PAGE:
Mar 1



Today a contractor for the National Park Service is scheduled to remove the trees to the left of (south of) the West End Guide Station located on West McPherson’s Ridge and along the Chambersburg Pike (US 30). The purpose is to restore the battlefield closer to its 1863 appearance. The tree cutting will open the viewshed so that one can receive a better idea of what the two guns representing Calef’s Battery, shown here on the left, were aiming at on Herr’s Ridge. This view was taken facing west at approximately 8:45 AM on Sunday, February 28, 2010.

Pennington Tree Service is scheduled to remove the trees to the south of the West End Guide Station today (March 1, 2010). The trees, which were not here at the time of the Battle of Gettysburg, cover an approximately half acre. When the viewshed is opened, one can get a better idea of what Lieutenant John Calef’s Battery A, 2nd United States Artillery was seeing (or attempting to see) on July 1, 1863. For those wishing to have a completely unobstructed view toward’s Herr’s Ridge, however, the West End Guide Station needs to be removed. It will now “stick out like a sore thumb” as did the Devil’s Den restroom. What will the National Park Service do, if anything, with this structure?



This group of trees, shown on the right of (south of) the West End Guide Station covers an area of approximately a half acre. This view was taken facing southeast at approximately 8:45 AM on Sunday, February 28, 2010.



The work is to begin today, and continue until mid March “which is when we usually shut down in order to leave trees undisturbed for spring bird nesting.” This view was taken facing southeast at approximately 8:45 AM on Sunday, February 28, 2010.



So we’ve decided to take pictures of the trees on the final day that some of them will be standing. This view was taken facing southwest at approximately 8:45 AM on Sunday, February 28, 2010.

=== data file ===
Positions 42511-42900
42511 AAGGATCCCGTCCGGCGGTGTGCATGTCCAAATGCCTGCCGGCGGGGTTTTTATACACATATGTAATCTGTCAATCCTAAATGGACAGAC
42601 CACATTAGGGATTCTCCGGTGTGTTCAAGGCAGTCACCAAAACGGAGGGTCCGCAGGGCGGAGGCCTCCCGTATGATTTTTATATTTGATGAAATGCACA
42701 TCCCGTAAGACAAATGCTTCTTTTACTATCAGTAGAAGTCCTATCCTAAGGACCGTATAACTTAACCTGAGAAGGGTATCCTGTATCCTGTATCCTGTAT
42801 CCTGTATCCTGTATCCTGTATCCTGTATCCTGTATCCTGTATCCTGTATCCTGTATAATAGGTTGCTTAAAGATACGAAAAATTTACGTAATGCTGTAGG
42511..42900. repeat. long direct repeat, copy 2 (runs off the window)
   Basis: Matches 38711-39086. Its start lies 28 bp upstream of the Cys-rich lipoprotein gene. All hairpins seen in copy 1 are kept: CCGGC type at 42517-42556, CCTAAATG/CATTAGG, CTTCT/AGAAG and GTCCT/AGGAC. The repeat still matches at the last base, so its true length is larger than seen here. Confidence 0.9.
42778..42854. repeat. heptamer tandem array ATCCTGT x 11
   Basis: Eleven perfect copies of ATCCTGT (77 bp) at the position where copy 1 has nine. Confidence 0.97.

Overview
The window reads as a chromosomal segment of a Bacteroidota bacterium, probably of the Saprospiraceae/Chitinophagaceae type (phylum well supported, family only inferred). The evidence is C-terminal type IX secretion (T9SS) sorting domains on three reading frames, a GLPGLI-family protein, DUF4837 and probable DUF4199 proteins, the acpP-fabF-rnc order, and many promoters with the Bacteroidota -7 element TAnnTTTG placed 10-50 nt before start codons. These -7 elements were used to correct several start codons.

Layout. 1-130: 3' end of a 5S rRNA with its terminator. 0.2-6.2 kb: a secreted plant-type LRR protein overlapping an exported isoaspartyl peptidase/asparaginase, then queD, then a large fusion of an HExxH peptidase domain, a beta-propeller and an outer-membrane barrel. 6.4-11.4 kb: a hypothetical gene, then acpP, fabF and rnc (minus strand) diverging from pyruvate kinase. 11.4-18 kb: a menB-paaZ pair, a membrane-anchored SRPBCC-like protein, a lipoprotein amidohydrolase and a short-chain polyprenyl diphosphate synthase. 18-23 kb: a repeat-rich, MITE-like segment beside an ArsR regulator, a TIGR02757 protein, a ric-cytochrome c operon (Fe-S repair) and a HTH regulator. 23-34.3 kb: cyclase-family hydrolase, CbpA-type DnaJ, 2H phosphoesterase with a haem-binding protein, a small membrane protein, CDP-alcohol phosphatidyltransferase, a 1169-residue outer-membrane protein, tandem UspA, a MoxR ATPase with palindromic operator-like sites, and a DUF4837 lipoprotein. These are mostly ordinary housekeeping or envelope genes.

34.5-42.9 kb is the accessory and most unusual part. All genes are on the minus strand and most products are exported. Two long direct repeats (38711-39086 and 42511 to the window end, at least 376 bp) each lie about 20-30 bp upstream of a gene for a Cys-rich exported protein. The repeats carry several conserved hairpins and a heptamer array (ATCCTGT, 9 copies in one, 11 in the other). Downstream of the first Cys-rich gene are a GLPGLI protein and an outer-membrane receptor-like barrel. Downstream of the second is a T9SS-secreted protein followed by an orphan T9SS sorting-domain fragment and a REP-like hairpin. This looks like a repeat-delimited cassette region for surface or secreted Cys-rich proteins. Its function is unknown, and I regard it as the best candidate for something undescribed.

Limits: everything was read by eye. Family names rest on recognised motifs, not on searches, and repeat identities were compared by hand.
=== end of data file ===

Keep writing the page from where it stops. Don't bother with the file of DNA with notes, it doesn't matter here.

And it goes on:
The tree cutting will begin here today because they stand on higher, drier ground, than other trees, such as Spangler’s Spring, where the low areas are too wet to cut. The monument to the 149th Pennsylvania Infantry Regiment is on the right. This view was taken facing west at approximately 8:45 AM on Sunday, February 28, 2010.



Of course one of the many questions regarding this cutting is what happens to the West End Guide Station after the trees are removed? This view was taken facing west at approximately 8:45 AM on Sunday, February 28, 2010.



It will really be exposed once the trees around it are removed. This view was taken facing northwest at approximately 8:45 AM on Sunday, February 28, 2010.



And like the Devil’s Den restroom, which is now being removed after the trees around it were cut down, this is a circa 1930s building. This view was taken facing south at approximately 8:45 AM on Sunday, February 28, 2010.



And just like the situation with the Devil’s Den restroom, if the purpose is to restore the battlefield closer to 1863, then why would one leave up a 1930s building? We are looking down Stone Avenue towards the Chambersburg Pike. This view was taken facing northwest at approximately 8:45 AM on Sunday, February 28, 2010.